This pagination uses fixed steps and links every 20th page within the pagination. In addition it always links the first, last, previous and next pagination page.

Level Distribution of Fixed Steps Pagination

This pagination generates 12 levels. The level structure is so low, because of the combination of having the last page linked as well as the fixed steps. This type of pagination is basically a concatenation of multiple "first and last page" paginations.

PageRank and CheiRank Distribution for Fixed Steps Pagination

Level Item Pages % PageRank Pagination Page % PageRank Item Pages % CheiRank Pagination Pages % CheiRank Item Pages # SEO-Relevant Pagination Pages # SEO-Relevant Item Pages
12 57 43 100 0 27 340

The pagination generates 27 pagination pages and 340 item pages with a noteworthy amount of PageRank. The fixed steps distribute the relevant pages across the whole pagination.

The best hubs are also distributed. They are now in the middle between the steps of the pagination pages.

Out of 2100 pages we now have 367 relevant pages. Because of the fact that the relevant pages are distributed throughout the whole pagination, it is a bad idea to use this kind of pagination for sorted listings.

Fixed Block

Example of Fixed Block Pagination

This pagination is a fixed block of ten consecutive pagination pages. The first, previous and next pagination pages are always linked as well. The pages within the block remain the same until users reach the last page of the block. It then changes to the next 10 consecutive pages. In the example, the first block would change to pages 11 to 20 when users click from page 10 to page 11.

For each page the first page of the block can be calculated with the following formula:

floor((current page - 1) / block size)

Level Distribution of Fixed Block Pagination

This pagination generates 20 levels. The distribution on the levels alternates between one and nine pagination pages. This is why there is a little edge in the graph for the item pages.

PageRank and CheiRank Distribution for Fixed Block Pagination

Level Item Pages % PageRank Pagination Page % PageRank Item Pages % CheiRank Pagination Pages % CheiRank Item Pages # SEO-Relevant Pagination Pages # SEO-Relevant Item Pages
20 59 41 100 0 20 220

The pagination generates 20 pagination pages and 220 item pages with a noteworthy amount of PageRank. The PageRank is concentrated on the first 20 pagination pages and the first 220 item pages.

Like the basic pagination, the best hubs are located towards the back. Users can always reach pages at the beginning of the pagination with just a few clicks via the first pagination page. However, to reach the last pagination pages it takes 19 clicks.

Since the pages are located in the beginning of the pagination, it is useful for sorted lists.

Logarithmic Pagination

Example of Logarithmic Pagination

This is a logarithmic pagination using 10 steps. The first, last, previous and next pagination page are also linked. The steps are calculated in a way, that the gaps are smaller around the current page get bigger towards both ends. The goal is to minimize the number of levels.

Level Distribution of Logarithmic Pagination

This pagination only generates 4 levels. Compared to the other types of paginations it is much harder to comprehend the page distribution on the levels.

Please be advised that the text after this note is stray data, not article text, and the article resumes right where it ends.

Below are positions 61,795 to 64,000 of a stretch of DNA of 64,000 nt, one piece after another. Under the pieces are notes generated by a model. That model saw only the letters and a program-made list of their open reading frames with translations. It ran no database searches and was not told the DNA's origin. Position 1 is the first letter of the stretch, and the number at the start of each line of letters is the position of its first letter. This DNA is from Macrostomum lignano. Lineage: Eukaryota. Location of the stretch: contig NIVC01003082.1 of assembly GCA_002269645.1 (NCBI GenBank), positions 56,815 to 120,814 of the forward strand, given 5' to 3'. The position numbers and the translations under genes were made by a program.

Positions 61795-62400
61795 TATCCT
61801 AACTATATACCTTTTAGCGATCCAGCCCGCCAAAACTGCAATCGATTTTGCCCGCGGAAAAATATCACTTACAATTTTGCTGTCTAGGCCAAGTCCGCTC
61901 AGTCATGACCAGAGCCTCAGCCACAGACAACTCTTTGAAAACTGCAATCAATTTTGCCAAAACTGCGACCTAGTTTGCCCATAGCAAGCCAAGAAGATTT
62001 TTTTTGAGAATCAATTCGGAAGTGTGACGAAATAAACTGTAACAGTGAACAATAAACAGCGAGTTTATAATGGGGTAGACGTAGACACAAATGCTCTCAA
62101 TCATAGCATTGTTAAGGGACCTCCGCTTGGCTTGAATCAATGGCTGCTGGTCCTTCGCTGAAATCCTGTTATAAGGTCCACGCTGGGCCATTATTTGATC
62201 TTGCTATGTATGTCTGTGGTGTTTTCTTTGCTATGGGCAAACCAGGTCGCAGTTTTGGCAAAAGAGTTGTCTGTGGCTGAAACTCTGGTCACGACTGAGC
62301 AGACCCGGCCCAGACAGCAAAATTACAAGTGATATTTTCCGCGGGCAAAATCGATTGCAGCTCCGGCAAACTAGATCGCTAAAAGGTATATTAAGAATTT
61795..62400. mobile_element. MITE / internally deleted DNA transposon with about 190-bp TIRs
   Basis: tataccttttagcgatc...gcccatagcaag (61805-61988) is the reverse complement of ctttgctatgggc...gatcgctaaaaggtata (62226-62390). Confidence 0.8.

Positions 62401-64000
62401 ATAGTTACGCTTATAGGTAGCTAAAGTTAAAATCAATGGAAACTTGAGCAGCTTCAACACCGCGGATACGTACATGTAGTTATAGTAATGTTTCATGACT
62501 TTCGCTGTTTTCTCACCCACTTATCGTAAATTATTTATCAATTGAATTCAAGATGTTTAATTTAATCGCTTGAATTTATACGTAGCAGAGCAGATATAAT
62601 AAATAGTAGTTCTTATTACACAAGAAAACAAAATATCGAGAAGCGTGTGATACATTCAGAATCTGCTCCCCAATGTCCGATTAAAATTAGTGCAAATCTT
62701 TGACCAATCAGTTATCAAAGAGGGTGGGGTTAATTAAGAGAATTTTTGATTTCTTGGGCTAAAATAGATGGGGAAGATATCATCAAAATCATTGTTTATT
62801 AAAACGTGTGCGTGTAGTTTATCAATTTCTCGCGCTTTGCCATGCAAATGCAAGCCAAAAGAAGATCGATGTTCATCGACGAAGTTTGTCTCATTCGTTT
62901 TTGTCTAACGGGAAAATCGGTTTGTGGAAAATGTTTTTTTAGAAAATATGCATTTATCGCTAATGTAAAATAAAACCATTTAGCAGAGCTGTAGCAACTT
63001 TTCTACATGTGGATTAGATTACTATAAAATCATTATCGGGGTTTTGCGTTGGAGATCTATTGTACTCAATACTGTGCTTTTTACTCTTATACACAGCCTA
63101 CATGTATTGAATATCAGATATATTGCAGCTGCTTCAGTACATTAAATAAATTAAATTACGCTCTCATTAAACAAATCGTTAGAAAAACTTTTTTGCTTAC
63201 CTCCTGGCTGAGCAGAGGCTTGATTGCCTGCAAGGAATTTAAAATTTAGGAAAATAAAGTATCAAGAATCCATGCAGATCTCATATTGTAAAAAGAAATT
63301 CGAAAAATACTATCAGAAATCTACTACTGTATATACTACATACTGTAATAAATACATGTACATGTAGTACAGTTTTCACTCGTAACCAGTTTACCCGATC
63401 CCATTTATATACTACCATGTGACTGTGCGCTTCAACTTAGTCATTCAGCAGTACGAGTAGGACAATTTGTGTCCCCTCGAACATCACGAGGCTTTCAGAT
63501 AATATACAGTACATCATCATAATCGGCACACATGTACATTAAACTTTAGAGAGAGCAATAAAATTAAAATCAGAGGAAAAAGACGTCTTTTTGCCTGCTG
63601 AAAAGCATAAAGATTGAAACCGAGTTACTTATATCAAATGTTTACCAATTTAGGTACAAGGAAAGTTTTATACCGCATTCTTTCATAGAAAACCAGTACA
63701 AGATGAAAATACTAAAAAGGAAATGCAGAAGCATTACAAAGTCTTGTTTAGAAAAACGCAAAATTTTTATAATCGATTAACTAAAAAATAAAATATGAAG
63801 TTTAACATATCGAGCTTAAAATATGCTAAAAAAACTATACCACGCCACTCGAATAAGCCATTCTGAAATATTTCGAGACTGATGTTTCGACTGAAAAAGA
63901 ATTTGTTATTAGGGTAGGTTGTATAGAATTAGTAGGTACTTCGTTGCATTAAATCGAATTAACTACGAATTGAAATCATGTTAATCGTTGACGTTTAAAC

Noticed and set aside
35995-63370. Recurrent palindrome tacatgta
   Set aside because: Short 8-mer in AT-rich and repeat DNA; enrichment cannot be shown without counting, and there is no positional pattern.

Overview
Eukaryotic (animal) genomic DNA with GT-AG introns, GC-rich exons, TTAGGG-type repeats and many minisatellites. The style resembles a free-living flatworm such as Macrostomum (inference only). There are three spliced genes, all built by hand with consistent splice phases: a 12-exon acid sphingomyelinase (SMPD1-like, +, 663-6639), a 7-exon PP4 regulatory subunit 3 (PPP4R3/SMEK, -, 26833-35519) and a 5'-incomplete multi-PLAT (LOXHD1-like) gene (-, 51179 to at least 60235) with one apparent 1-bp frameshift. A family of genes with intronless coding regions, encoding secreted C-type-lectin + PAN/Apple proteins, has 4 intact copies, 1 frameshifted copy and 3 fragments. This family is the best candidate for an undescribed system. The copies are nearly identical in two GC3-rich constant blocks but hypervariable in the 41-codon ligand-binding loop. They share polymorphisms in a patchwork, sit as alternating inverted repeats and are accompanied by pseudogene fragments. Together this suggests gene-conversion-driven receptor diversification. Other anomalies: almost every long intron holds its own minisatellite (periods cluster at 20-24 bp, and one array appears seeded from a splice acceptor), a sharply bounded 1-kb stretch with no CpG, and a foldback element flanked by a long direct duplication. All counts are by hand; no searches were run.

PageRank and CheiRank Distribution for Logarithmic Pagination

Level Item Pages % PageRank Pagination Page % PageRank Item Pages % CheiRank Pagination Pages % CheiRank Item Pages # SEO-Relevant Pagination Pages # SEO-Relevant Item Pages
4 62 38 99 1 100 1720

The logarithmic pagination distributes a noteworthy amount of PageRank to 100 pagination and 1720 item pages. However, it still generates peaks and the positions of the most relevant pages are hard to guess. Peaks are a disadvantage for sorted lists.

Because of the fact that the first and last page is always linked, the best hubs are at the beginning and at the end. However the hubs are still much better distributed than in the previous tested paginations.

With this pagination, almost all pages become relevant. This is why the logarithmic pagination is useful for lists with lots of similar or equal items, compared to lists where only a fraction of items are important. Since the pagination pages are seemingly random, this type of pagination can be hard to understand for users.

Ghostblock

Example of Ghostblock Pagination

This type of pagination uses a set of two pagination blocks. The first block is a fixed block of ten consecutive pages exactly as used in the "Fixed Block" pagination.

For each page the first page of the block can be calculated with the following formula:

floor((current page - 1) / block size)

The second block is also a fixed block of 10 consecutive pages and is related to the current page. The ghostblock changes, as soon as users click on a different page of the first block. The first number of the ghostblock is calculated using the following formula:

current page * 10 + 1

This is a real example from a popular news site and we called this block "ghostblock" because of how it was designed. The numbers of the second block are designed in such a light grey, that it was almost invisible.

Level Distribution of Ghostblock Pagination

With the ghostblock, this type of pagination only generates 3 levels. This means all 2100 pages are distributed on a very small number of levels.

PageRank and CheiRank Distribution for Ghostblock Pagination